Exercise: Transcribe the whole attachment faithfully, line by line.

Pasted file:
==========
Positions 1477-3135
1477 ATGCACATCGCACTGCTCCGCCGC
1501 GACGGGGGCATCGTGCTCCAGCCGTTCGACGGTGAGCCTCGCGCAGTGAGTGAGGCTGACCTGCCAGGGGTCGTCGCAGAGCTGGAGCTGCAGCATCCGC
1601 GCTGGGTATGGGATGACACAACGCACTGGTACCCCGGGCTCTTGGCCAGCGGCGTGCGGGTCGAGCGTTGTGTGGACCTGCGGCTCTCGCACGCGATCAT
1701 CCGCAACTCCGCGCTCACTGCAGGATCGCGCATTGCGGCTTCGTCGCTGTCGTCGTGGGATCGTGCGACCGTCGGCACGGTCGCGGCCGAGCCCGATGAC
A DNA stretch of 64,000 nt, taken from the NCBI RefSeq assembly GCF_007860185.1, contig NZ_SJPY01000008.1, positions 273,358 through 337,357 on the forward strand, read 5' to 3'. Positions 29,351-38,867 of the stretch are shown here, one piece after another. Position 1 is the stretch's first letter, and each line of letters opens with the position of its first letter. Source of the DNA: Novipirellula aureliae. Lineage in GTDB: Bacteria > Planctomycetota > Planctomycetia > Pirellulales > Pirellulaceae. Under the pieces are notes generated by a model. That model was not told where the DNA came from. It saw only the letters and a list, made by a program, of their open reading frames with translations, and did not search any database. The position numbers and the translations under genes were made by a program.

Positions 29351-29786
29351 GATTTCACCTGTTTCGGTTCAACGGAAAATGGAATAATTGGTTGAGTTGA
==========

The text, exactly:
Positions 1477-3135
1477 ATGCACATCGCACTGCTCCGCCGC
1501 GACGGGGGCATCGTGCTCCAGCCGTTCGACGGTGAGCCTCGCGCAGTGAGTGAGGCTGACCTGCCAGGGGTCGTCGCAGAGCTGGAGCTGCAGCATCCGC
1601 GCTGGGTATGGGATGACACAACGCACTGGTACCCCGGGCTCTTGGCCAGCGGCGTGCGGGTCGAGCGTTGTGTGGACCTGCGGCTCTCGCACGCGATCAT
1701 CCGCAACTCCGCGCTCACTGCAGGATCGCGCATTGCGGCTTCGTCGCTGTCGTCGTGGGATCGTGCGACCGTCGGCACGGTCGCGGCCGAGCCCGATGAC
A DNA stretch of 64,000 nt, taken from the NCBI RefSeq assembly GCF_007860185.1, contig NZ_SJPY01000008.1, positions 273,358 through 337,357 on the forward strand, read 5' to 3'. Positions 29,351-38,867 of the stretch are shown here, one piece after another. Position 1 is the stretch's first letter, and each line of letters opens with the position of its first letter. Source of the DNA: Novipirellula aureliae. Lineage in GTDB: Bacteria > Planctomycetota > Planctomycetia > Pirellulales > Pirellulaceae. Under the pieces are notes generated by a model. That model was not told where the DNA came from. It saw only the letters and a list, made by a program, of their open reading frames with translations, and did not search any database. The position numbers and the translations under genes were made by a program.

Positions 29351-29786
29351 GATTTCACCTGTTTCGGTTCAACGGAAAATGGAATAATTGGTTGAGTTGA